Presentation to the Chartered Institute of Housing


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Slides from a presentation to the Chartered Institute of Housing (CiH), June 5th 2013

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Presentation to the Chartered Institute of Housing

  1. 1. Chartered Institute of Housing in Northern Ireland ConferenceRisk & ResilienceThe Future of Housing Finance & InvestmentThe Economic Context5th June 2013Richard RamseyChief Economist Northern
  2. 2. Slide 26 years since Northern Ireland’s Wile E. Coyote momentThe ‘NICE’DecadeThe ‘RUDE’AwakeningHave we hitbottom yet?
  3. 3. N.Ireland downturn: 8 Key Facts1. Unemployment (claimant count) up 41,500 (Mar 2012)2. Workforce jobs have fallen by almost 55,000 in 4 yrs to June 20123. Personal & corporate insolvencies have doubled since 2007 & still rising4. House prices down 56% from peak (by Q4 2012)5. House completions down 62% from 2006 peak6. Mortgages for home movers at lowest level since 19747. Almost 1 in 4 retail outlets are vacant in Belfast8. New car sales are 30% below 2007 levelsNI’s downturn has been longer & deeper with the recovery weaker than the UK: Why? – Housing & RoI exposure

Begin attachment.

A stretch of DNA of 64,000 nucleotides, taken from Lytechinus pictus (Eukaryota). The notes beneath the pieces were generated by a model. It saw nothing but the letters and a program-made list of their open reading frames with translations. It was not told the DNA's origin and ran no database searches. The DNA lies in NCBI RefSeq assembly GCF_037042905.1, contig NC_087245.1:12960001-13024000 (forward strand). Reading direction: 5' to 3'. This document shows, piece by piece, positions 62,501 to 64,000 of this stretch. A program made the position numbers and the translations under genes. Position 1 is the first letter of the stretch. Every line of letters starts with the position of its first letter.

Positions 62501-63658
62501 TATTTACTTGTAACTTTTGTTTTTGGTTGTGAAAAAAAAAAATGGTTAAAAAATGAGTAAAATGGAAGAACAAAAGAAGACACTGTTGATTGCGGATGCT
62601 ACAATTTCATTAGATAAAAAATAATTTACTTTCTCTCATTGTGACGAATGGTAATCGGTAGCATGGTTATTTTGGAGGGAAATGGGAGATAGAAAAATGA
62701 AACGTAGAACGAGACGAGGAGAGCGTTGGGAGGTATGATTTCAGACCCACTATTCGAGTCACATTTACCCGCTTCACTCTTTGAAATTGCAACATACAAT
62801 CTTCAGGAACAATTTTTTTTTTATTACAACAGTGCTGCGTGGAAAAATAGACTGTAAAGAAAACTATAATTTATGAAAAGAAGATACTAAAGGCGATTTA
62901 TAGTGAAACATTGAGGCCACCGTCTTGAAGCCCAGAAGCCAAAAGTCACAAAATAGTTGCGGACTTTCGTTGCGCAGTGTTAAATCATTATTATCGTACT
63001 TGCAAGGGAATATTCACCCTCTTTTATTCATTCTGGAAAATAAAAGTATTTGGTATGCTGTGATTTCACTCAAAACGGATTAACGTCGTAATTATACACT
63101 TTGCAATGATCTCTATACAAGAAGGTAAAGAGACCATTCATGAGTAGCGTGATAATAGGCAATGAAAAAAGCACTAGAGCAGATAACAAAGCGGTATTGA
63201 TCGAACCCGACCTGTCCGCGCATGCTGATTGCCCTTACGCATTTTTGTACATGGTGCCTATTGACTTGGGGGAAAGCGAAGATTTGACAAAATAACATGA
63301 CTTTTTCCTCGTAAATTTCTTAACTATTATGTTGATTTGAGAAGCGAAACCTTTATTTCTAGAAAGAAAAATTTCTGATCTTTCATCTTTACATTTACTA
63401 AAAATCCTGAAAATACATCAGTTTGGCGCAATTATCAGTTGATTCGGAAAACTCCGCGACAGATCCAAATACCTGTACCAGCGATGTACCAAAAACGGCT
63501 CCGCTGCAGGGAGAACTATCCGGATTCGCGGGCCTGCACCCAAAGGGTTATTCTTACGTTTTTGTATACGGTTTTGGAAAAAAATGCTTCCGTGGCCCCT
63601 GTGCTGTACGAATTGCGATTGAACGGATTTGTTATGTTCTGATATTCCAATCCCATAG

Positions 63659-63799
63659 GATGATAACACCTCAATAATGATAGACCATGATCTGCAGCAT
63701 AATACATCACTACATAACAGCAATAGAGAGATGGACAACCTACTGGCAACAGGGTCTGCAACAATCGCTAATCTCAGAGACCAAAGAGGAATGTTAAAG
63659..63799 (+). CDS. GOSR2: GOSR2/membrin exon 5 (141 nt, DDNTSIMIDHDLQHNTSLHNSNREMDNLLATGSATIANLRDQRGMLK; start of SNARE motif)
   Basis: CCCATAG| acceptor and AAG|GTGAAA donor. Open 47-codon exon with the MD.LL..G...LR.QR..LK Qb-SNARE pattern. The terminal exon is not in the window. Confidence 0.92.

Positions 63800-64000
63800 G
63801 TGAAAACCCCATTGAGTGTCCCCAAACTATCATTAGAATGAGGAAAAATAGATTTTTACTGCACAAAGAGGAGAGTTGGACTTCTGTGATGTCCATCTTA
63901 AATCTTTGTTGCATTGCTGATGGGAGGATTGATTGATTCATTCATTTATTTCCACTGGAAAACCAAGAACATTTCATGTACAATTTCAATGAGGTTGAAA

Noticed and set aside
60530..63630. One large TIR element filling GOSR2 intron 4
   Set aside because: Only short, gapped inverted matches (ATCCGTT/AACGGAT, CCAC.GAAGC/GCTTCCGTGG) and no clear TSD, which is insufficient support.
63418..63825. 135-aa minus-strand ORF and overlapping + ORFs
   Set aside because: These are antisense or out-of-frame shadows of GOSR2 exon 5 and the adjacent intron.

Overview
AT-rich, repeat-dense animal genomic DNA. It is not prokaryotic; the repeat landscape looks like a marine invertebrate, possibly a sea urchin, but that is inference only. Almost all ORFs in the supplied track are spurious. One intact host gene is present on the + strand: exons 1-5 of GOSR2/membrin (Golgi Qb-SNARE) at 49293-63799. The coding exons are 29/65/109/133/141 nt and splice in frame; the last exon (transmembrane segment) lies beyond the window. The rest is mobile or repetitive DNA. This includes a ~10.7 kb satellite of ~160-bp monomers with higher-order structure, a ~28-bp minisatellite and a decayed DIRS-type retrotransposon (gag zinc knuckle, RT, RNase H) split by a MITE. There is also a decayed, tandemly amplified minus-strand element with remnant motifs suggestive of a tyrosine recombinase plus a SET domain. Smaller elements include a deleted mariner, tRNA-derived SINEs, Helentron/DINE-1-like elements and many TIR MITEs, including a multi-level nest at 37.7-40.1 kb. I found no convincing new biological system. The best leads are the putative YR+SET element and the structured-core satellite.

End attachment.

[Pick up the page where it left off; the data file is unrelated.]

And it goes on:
4. 4. Slide 4NI enjoyed Southern Comfort through the Celtic Tiger yearsWealthTrade Tourism Investment WealthWealthTradeTrade TourismTourism InvestmentInvestment
  5. 5. Slide 5TradeTourism WealthInvestmentTradeTradeTourismTourism WealthWealthInvestmentInvestmentSouthern Discomfort hangover continues
  6. 6. Slide 6One chart should remind us where we areSlide 6
  7. 7. Slide 7Is the Northern Ireland economy experiencing a recovery?“Yeah, but, no but, yeah but…”Increasingly Economists are sounding likeVicky Pollard 
  8. 8. Slide 8NI Composite Economic Index: Private Sector2nd recessionarydip3rd recessionary dip1st recessionarydip-4%-3%-2%-1%0%1%2%3%4%2002 Q4 2004 Q4 2006 Q4 2008 Q4 2010 Q4 2012 Q4Q/Q Growth859095100105110115120Index 2009 = 100Q/Q IndexSource: DFP, Index 2009 = 100Private sector recovery underway?  Yeah, but look at levels!
  9. 9. Slide 9NI’s economic recovery has quite a bit to go!NI Composite Economic Index & Component Indices-50%-40%-30%-20%-10%0%10%20%IndustrialProductionConstruction Private SectorServicesPrivate Sector Public Sector NICEI%Peak to Trough Recovery from Trough Q4 2012 Relative to PeakSource: DFPPeak Q4 2007Peak Q2 2007Peak Q2 2007Peak Q3 2006Peak Q2 2007Peak Q3 2009